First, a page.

Software evolution studies have traditionally focused on individual products. In this study we scale up the idea of software evolution by considering software compilations composed of a large quantity of independently developed products, engineered to work together. With the success of libre (free, open source) software, these compilations have become common in the form of `software distributions', which group hundreds or thousands of software applications and libraries into an integrated system. We have performed an exploratory case study on one of them, Debian GNU/Linux, finding some significant results. First, Debian has been doubling in size every 2 years, totalling about 300 million lines of code as of 2007. Second, the mean size of packages has remained stable over time. Third, the number of dependencies between packages has been growing quickly. Finally, while C is still by far the most commonly used programming language for applications, use of the C++, Java, and Python languages have all significantly increased. The study helps not only to understand the evolution of Debian, but also yields insights into the evolution of mature libre software systems in general.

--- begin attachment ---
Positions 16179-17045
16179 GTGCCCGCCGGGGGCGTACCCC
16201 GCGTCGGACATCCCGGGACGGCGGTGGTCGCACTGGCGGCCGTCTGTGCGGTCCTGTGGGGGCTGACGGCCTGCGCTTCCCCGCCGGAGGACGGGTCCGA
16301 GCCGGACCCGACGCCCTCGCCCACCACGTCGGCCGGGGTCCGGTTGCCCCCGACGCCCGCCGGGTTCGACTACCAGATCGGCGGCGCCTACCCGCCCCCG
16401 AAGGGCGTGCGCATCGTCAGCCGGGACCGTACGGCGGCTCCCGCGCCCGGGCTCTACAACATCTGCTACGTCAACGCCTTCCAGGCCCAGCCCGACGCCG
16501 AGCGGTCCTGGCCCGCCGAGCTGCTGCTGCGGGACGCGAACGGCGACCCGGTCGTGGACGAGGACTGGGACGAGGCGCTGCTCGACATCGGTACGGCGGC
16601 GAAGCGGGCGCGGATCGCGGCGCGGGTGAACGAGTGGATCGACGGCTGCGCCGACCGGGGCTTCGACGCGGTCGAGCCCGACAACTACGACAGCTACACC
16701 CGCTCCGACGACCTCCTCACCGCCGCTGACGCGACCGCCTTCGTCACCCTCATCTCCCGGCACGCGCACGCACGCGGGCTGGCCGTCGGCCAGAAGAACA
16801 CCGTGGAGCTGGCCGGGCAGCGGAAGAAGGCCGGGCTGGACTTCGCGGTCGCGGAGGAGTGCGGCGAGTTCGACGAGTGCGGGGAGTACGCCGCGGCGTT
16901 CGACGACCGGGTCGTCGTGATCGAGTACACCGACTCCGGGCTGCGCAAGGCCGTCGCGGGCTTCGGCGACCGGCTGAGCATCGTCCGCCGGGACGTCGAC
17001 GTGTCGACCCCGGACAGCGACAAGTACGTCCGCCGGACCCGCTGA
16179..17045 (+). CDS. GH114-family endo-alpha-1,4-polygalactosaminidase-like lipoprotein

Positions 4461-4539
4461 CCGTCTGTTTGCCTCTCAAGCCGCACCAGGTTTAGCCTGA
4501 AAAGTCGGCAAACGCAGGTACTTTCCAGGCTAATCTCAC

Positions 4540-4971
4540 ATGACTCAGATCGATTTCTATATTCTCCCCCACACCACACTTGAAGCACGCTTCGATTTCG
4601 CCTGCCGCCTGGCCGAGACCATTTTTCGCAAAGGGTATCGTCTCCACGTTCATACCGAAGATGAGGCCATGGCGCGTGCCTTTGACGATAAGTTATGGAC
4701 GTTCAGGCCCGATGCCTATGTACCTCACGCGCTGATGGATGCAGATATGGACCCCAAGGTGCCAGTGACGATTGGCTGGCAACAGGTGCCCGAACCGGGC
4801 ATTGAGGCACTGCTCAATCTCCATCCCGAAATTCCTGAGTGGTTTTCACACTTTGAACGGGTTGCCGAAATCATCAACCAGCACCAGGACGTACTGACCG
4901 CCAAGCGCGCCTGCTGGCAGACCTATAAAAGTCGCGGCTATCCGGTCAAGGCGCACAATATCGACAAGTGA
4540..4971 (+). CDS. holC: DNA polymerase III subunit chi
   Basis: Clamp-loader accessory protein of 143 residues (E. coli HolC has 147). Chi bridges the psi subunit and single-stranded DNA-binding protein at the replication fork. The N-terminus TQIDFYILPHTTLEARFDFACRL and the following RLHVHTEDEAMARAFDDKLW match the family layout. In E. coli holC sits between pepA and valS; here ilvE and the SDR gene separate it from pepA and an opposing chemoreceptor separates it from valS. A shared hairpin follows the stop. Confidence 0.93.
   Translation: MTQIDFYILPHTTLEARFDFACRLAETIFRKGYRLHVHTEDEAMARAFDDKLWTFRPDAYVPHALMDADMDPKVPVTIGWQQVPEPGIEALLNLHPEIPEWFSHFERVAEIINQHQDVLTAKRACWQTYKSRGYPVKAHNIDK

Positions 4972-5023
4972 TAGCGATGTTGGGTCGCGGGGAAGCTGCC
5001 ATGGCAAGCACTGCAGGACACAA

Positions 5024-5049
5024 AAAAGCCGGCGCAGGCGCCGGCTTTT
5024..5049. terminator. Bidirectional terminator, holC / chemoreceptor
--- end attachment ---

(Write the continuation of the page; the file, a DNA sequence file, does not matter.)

Gonzalez-Barahona, J. M., Robles, G., Michlmayr, M., Amor, J. J., German, D. M. (2009). Macro-level software evolution: a case study of a large software compilation. Empirical Software Engineering, 14(3). 262–285.